October Horrorthon 2012 – 30 – “Trick ‘r Treat”

Aka – Trick or Treat




There aren’t many “classic” Halloween films. You know, ones that are set on Halloween and have tons of replay value. Christmas has a bunch, Halloween has …. Halloween. And don’t say “Ernest Scared Stupid”, that’s just not going to cut it. Sure there are many enjoyable Halloween-set films (and horror films) but it’s been awhile since a true classic came out and demanded yearly viewings on or around Halloween. Thankfully, this is one of those films.


“Trick ‘r Treat” combines two of my favourite things, Halloween and Anthology Horror films. The movie contains several stories intertwining, all taking place on Halloween night. There’s a mysterious little creature named Sam anchoring the stories which revolve around mentally challenged zombie children, werewolves, murderous fathers, an old man with a secret, a man who loves Halloween and his wife who despises it and a mysterious cloaked vampire looking to suck the fun out of the evening. The stories connect cleverly and it never feels forced or confusing.


The two biggest names in the cast are True Blood’s (and Oscar winner) Anna Paquin and veteran actor Brian Cox (X2, Braveheart, Manhunter). Leslie Bibb (Iron Man, Talladega Nights, Midnight Meat Train) is good as the bitchy Halloween hating wife, and really everyone in the cast does an excellent job. I’m sure it was a blast to make it, and it really comes through on screen.


Unfortunately (for all of us) this never received a theatrical release, and that’s a real shame. The production values are high, the acting is good, the stories are interesting and well crafted. I’d heard talk of an extended directors cut being released at one point, but 5 years on it still hasn’t materialized. In 2008 a sequel was announced (which also hasn’t materialized), so perhaps we’ll see an extended cut then. At 82 minutes though it’s quite the thrill ride.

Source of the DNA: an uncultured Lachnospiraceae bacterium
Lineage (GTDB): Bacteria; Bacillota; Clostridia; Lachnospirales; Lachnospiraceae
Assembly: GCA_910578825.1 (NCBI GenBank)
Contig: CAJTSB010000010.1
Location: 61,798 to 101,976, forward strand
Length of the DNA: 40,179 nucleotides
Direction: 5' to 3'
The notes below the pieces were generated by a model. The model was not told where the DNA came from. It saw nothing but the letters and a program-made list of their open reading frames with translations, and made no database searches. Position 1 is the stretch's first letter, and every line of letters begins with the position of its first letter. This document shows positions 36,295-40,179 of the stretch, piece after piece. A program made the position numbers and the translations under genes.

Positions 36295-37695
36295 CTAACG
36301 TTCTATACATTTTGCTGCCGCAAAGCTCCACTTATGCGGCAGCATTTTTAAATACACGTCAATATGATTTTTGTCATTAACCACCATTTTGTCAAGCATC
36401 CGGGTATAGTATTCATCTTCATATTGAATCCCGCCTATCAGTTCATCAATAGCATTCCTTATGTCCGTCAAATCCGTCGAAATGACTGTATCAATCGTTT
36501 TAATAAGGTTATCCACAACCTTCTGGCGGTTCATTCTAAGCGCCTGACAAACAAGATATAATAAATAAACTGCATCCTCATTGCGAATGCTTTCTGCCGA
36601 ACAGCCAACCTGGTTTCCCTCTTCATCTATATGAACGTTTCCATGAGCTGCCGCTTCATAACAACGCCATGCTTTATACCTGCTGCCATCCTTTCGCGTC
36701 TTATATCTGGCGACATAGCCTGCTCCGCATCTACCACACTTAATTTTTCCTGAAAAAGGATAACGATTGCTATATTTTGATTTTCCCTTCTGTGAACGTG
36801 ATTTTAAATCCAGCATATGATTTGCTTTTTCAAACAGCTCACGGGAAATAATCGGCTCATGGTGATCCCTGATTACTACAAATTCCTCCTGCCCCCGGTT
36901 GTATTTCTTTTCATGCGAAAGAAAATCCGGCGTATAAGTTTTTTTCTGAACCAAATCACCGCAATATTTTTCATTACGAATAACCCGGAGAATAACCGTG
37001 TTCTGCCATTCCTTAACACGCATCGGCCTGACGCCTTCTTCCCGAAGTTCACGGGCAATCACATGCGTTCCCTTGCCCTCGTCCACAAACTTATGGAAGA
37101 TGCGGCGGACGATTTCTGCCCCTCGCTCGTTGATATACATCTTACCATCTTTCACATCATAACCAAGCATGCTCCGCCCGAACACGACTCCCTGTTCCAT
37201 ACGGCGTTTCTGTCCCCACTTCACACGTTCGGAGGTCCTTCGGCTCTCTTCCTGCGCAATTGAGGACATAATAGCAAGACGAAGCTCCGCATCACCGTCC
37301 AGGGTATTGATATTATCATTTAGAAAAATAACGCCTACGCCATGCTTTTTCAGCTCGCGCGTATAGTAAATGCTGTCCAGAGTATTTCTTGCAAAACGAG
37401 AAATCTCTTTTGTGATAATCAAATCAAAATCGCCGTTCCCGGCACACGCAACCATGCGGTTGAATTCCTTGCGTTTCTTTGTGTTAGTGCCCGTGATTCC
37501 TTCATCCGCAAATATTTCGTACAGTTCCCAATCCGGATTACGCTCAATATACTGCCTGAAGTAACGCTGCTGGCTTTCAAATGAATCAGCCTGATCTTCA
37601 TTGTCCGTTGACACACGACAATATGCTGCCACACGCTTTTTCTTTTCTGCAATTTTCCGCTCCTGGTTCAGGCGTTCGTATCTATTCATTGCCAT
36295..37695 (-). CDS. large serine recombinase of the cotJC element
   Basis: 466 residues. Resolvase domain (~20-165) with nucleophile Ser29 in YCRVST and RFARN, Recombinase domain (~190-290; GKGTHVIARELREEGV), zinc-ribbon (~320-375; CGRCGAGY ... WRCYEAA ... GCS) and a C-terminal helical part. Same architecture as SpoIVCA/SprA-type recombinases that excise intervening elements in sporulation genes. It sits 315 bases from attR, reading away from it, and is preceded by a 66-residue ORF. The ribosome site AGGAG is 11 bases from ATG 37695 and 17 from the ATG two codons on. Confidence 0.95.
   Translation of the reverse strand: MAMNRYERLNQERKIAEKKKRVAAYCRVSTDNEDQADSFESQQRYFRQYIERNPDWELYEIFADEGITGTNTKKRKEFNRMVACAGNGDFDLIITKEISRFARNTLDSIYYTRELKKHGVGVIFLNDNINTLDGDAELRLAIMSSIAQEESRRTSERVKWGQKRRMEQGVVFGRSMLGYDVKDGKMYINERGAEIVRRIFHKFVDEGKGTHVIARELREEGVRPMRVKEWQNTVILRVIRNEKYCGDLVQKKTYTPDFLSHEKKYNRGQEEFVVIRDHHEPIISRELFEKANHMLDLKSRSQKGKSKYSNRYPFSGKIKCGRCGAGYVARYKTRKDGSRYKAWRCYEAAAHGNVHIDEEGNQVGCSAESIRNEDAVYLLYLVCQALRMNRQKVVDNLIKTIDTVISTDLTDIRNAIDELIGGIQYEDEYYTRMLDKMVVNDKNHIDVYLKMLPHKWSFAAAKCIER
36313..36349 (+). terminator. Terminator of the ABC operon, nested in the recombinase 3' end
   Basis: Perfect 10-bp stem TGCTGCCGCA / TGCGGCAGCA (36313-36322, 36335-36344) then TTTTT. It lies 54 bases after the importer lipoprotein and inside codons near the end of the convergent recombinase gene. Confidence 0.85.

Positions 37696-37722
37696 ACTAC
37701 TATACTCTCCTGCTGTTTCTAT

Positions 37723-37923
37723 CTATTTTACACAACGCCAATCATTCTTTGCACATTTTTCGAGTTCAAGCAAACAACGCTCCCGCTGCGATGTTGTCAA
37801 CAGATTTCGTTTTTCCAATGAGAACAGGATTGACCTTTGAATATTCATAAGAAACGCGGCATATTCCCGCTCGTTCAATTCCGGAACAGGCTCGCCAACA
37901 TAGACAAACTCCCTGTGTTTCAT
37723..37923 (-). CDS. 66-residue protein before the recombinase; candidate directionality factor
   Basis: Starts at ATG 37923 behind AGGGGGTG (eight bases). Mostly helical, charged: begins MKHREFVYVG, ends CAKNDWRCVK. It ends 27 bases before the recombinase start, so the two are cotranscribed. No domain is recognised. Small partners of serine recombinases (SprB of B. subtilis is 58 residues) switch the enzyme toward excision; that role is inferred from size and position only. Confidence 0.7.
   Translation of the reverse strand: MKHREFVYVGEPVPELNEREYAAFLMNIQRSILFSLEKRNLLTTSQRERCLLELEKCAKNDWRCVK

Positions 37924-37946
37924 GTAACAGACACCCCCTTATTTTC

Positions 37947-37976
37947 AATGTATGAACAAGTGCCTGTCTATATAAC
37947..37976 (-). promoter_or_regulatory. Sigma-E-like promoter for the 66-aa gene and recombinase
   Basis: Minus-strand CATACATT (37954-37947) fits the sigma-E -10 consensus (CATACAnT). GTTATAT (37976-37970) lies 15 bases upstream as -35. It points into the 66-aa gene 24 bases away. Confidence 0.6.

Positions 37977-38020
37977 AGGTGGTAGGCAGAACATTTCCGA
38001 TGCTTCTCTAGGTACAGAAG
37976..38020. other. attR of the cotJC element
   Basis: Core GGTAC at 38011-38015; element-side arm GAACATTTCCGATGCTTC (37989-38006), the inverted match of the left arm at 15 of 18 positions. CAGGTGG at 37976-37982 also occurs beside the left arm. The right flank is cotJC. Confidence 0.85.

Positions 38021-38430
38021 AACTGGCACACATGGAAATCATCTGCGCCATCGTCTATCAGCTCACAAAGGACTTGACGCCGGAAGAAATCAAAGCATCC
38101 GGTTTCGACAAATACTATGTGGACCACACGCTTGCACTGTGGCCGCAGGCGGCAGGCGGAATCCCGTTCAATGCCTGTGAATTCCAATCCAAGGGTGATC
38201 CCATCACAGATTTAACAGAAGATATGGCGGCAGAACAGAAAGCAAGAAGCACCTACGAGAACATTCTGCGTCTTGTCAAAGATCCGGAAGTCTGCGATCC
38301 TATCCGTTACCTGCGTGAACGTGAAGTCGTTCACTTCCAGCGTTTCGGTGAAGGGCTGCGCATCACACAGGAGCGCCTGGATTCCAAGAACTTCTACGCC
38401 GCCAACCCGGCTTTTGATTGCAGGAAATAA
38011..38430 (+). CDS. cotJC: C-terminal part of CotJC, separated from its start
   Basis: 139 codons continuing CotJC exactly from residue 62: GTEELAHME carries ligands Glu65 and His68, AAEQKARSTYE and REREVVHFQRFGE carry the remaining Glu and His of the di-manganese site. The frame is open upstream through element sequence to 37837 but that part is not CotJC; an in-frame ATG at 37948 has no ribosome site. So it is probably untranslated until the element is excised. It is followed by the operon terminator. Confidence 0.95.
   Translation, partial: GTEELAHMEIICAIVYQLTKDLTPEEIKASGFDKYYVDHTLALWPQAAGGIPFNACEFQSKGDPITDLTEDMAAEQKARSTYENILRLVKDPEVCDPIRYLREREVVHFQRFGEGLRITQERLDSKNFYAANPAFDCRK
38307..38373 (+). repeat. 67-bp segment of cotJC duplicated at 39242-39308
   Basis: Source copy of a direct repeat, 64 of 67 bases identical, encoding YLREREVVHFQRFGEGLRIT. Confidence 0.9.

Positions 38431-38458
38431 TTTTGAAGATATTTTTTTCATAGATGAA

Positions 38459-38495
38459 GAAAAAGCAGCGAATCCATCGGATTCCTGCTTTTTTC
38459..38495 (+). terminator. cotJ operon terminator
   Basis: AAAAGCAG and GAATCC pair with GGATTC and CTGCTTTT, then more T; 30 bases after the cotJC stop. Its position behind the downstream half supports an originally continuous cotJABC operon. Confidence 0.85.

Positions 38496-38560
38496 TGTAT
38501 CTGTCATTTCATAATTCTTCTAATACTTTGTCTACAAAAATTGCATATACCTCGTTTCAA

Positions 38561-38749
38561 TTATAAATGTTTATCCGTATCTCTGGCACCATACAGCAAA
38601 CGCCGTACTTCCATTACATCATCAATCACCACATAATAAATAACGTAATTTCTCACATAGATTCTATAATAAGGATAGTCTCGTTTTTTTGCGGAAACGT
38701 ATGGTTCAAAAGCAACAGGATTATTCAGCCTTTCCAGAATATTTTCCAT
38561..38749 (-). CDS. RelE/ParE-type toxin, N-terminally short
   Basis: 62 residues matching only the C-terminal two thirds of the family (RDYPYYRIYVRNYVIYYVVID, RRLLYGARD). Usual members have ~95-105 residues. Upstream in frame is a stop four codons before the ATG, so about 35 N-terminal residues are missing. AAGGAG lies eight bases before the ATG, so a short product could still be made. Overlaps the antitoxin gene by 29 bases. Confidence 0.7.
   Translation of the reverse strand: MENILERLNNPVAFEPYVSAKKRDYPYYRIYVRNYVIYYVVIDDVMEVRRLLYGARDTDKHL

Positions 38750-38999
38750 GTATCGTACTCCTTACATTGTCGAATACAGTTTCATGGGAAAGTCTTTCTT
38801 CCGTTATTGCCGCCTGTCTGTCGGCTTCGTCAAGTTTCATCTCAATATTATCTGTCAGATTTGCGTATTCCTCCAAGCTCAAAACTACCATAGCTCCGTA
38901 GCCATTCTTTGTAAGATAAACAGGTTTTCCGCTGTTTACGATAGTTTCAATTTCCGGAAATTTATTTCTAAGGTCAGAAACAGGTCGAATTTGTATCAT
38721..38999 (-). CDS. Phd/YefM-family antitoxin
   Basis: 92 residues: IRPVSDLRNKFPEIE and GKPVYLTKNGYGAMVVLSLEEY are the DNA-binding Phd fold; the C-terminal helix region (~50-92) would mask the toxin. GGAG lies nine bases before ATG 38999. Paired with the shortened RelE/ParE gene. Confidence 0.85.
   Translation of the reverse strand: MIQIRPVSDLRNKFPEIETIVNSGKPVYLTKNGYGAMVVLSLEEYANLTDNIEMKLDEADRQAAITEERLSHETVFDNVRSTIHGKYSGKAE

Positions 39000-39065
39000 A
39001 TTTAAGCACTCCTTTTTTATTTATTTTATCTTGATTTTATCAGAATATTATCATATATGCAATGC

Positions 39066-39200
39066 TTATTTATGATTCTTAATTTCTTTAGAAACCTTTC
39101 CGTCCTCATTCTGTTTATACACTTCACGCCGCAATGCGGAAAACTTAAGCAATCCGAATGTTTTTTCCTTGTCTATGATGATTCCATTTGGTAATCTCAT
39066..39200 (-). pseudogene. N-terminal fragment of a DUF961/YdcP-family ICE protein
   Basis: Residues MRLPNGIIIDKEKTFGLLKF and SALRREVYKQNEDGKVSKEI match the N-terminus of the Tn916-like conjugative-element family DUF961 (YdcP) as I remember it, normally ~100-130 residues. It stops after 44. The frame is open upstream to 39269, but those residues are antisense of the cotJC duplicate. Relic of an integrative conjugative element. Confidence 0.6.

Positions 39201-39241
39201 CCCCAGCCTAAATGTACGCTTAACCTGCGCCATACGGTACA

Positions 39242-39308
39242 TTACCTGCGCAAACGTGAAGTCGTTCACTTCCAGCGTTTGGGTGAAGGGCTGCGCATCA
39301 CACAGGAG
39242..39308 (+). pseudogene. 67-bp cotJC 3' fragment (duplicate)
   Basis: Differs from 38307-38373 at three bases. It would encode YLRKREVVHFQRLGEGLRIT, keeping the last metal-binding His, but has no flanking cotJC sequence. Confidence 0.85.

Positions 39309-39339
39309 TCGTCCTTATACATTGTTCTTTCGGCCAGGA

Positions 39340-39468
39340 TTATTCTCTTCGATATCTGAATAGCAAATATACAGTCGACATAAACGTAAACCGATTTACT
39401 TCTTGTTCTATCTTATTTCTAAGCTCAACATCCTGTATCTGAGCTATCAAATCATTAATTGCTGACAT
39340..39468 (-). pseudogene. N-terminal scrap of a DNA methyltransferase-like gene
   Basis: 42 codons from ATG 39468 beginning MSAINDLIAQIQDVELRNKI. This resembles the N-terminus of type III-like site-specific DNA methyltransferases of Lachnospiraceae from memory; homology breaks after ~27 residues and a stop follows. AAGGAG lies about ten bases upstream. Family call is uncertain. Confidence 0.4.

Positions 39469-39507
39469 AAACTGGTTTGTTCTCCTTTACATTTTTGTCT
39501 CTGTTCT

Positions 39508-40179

For me, the best story is the mentally challenged zombie kids (a phrase I never thought I’d see myself typing). The flashback aspect is very well filmed, and there’s a real sadness to it all. The effects are extremely …. effective. The idea of the old quarry (and the horror anthology I guess) reminded me of “Creepshow” (The Crate) and that’s never a bad movie to conjure up.


The use of colour is very impressive throughout and really pops out of the screen (not literally, thank god). Whether its the jack-o-lanterns, the misty watery school bus or the films many costumes, it all lends itself well to the film and the Halloween esthetic it sets out to convey. It was filmed in BC and the scenery certainly reflects its beauty and adds another layer to this gem of a film.


The best thing I can say about this film is that it manages to avoid the trap that 90% of anthologies fall into – the boring story. Most always have that (at least) one story that doesn’t live up to the rest of the film. This is generally juxtaposed with that one great story it also has, making the bad story seem even worse. While I do think the schoolchildren story was the best, none of the other stories let the film down, and that’s quite a feat in its own right.


If you have yet to see this film, on Halloween or not, I urge you to check it out. It’s an extremely fun and well made horror anthology, an very well reviewed one at that. Finally we have another Halloween classic to trudge out year after year. Hear’s hoping the sequel (if it ever materializes) doesn’t miss the lofty mark set by its predecessor.